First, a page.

Finally, these indicators must be stratified and more specific for ethnicity, culture, social class, and race, in order to make meaningful progress toward the goal of Health Equity. 

Where AI Comes In

Once we have gotten a better handle on the quality process and their respective management indicators, we must optimize the role of AI in partnership with the rest of the medical team. 

1. A more efficient operational infrastructure

As mentioned above, partnering with IT and the EMR, AI programs can help significantly with issues of data extraction and optimal coding. The speed and efficiency of well-designed AI programs will far exceed human capacity. Data extraction should be made almost automatic—and AI driven.

AI can also do the tedious work of examining every medical record for timeliness and accuracy. Data integrity is key to the validity of any future analysis. This process should have the added benefit of optimizing the revenue cycle, which will be very welcome throughout the organization.

2. Enhanced clinical databases, guidelines, and medical decision-making

Perhaps the greatest role for artificial intelligence lies in the areas of optimizing clinical databases and the development of patient-specific clinical guidelines. Over the years, huge databases have been amassed. We have no shortage of data, but a real shortage of data extraction across multiple databases, and subsequent analysis and meaningful information from that data.

Hence, the role of AI. With hundreds of millions of Americans in one database or another, the possibility of using large denominators to detect specific or clinically rare outcomes now becomes a reality. Unusual or non-described drug interactions, for example, can now be identified by looking at huge numbers of patients retrospectively. This is especially true when several drugs are taken by the patient.

Guidelines can now be developed that look at multiple medical issues simultaneously. For example, most current guidelines are single-disease specific, such as sepsis. How many patients, particularly in our hospitals, have just one disease? There may be aspects of a guideline that need to be adjusted in the presence of other concurrent medical conditions.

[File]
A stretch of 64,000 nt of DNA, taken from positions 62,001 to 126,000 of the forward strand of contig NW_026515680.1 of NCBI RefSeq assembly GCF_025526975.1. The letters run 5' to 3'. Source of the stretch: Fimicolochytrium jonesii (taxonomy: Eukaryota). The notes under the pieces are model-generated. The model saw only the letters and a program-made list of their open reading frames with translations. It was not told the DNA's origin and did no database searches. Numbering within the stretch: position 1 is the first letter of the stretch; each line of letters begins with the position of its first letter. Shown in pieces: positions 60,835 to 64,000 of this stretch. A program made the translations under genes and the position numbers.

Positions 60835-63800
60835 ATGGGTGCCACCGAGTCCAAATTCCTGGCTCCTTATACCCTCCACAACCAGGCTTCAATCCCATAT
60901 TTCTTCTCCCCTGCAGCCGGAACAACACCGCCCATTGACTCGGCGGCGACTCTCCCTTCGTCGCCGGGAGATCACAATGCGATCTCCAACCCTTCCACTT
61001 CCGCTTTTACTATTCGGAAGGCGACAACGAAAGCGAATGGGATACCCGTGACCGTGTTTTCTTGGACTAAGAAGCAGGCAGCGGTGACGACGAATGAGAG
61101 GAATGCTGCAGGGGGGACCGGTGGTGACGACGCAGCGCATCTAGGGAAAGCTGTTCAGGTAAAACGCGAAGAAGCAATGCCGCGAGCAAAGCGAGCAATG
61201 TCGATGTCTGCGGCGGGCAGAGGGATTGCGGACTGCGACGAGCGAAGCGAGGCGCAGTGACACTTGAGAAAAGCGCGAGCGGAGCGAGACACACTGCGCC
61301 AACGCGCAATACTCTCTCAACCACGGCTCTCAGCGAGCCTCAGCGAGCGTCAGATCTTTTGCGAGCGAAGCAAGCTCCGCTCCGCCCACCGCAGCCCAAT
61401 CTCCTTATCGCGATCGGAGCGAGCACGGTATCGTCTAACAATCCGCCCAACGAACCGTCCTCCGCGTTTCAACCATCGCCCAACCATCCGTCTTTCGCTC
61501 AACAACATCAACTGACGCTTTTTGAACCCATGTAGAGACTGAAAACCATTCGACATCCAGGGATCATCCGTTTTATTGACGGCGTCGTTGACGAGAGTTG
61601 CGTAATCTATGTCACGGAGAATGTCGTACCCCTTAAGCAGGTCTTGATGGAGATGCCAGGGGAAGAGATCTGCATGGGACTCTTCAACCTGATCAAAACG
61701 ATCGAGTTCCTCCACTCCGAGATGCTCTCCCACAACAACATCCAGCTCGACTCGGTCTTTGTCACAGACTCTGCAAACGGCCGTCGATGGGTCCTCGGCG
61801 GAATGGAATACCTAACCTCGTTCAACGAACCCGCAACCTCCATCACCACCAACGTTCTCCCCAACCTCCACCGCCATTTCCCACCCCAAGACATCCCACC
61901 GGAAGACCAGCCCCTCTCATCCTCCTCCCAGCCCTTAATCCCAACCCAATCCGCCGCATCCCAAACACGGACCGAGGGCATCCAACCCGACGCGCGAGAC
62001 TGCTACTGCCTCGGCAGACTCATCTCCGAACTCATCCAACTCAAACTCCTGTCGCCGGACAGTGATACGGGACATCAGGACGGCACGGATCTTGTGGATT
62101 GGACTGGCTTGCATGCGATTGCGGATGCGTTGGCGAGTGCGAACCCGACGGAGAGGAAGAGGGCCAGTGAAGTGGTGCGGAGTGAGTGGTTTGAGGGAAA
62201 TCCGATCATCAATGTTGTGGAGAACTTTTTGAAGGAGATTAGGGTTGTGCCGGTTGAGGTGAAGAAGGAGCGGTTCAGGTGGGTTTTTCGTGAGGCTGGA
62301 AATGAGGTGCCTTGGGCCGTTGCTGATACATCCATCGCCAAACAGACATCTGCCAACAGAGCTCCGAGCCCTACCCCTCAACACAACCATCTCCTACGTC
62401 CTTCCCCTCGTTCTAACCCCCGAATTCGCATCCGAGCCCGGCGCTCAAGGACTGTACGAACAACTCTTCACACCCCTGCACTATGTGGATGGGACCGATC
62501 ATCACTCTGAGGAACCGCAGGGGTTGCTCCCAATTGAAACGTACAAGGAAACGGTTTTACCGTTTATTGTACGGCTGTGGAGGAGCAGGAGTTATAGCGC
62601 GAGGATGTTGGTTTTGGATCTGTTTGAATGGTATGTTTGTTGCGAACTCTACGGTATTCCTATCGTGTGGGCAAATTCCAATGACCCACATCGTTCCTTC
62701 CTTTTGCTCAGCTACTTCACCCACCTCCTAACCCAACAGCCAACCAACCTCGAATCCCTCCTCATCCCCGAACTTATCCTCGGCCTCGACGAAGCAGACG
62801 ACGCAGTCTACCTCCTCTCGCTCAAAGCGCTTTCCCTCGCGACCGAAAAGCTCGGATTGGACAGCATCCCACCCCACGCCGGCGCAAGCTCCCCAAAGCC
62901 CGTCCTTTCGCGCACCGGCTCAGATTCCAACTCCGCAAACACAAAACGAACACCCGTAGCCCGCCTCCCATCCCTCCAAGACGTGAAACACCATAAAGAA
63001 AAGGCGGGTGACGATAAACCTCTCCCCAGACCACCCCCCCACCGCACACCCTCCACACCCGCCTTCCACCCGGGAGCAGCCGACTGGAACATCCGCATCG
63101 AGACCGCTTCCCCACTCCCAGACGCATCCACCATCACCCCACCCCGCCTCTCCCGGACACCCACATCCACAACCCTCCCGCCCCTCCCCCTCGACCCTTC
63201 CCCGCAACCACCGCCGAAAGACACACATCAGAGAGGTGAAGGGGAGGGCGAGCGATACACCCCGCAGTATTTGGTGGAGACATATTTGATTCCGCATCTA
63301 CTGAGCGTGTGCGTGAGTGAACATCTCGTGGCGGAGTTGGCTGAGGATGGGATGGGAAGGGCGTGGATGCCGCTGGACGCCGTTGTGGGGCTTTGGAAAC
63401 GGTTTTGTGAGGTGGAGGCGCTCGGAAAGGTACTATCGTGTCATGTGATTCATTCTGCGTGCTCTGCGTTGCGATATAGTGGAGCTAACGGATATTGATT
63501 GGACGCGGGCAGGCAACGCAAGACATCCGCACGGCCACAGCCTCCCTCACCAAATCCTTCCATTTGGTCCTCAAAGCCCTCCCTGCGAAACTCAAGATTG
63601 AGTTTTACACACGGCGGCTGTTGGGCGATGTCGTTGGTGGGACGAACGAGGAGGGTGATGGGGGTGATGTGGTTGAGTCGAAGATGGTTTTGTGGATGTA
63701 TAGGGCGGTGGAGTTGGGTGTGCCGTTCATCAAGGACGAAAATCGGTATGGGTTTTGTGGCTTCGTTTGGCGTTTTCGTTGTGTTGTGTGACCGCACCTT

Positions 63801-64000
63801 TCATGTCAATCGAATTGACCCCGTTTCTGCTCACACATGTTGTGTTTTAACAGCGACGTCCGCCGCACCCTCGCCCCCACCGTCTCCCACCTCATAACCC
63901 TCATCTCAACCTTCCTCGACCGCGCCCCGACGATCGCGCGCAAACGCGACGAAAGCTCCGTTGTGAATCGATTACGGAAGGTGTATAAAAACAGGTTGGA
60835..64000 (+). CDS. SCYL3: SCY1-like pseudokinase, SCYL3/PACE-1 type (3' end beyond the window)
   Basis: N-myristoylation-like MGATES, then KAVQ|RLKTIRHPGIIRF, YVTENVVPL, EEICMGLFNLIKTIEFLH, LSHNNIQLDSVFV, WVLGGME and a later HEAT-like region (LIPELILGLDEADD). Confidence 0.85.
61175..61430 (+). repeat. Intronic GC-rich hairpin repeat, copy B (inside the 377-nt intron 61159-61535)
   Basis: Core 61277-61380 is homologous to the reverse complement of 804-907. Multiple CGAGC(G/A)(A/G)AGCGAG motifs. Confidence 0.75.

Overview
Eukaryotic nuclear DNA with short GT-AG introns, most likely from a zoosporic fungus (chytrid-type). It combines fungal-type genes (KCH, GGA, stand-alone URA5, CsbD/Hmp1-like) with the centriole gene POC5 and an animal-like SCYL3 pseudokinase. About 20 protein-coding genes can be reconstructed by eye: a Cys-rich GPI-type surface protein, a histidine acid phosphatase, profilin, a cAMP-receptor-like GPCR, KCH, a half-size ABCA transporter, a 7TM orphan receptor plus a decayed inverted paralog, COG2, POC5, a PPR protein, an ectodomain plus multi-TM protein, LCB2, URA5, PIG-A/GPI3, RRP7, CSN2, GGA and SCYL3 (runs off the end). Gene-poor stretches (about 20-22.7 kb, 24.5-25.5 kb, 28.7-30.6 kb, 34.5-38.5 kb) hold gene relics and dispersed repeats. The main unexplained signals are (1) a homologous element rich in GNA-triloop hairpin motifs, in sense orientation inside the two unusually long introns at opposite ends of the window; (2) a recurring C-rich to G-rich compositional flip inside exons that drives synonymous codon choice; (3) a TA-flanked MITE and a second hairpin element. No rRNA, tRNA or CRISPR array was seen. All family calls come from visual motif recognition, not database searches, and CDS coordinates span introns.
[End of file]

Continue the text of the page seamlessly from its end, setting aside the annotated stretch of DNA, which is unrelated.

AI can accelerate the progress toward our ultimate clinical goal: individual patient best practices. As databases progress, AI will catalyze and accelerate the process of going from the descriptive (where we presently are) to the individual patient prescriptive. That process in itself should greatly contribute to preventing medical errors. And this is just the tip of the iceberg. As these are developed, significant progress will be made toward improved clinical decision-making.

3. The role of AI in accelerating health equity

Multiple recent medical studies have shown large discrepancies in care across social/economic/racial lines. A key management opportunity is the ability to examine large databases, in extreme detail, to ferret out these discrepancies on an individual patient level. But that requires a huge amount of time, and is perhaps not possible for a human workforce. As computing power continues to improve, the possibility of analyzing hundreds of millions of records will soon be possible. AI may be the very asset we need to make progress in this extremely important area.

Turning the Tides

Yes, I believe we are losing the war against preventable errors. However, I am very optimistic that teaming up with artificial intelligence will give healthcare the computing power and analytics to finally make progress and help us achieve our ultimate goal: Going from a KNOWN defect to NO defect.

As usual, I appreciate your thoughts and feedback.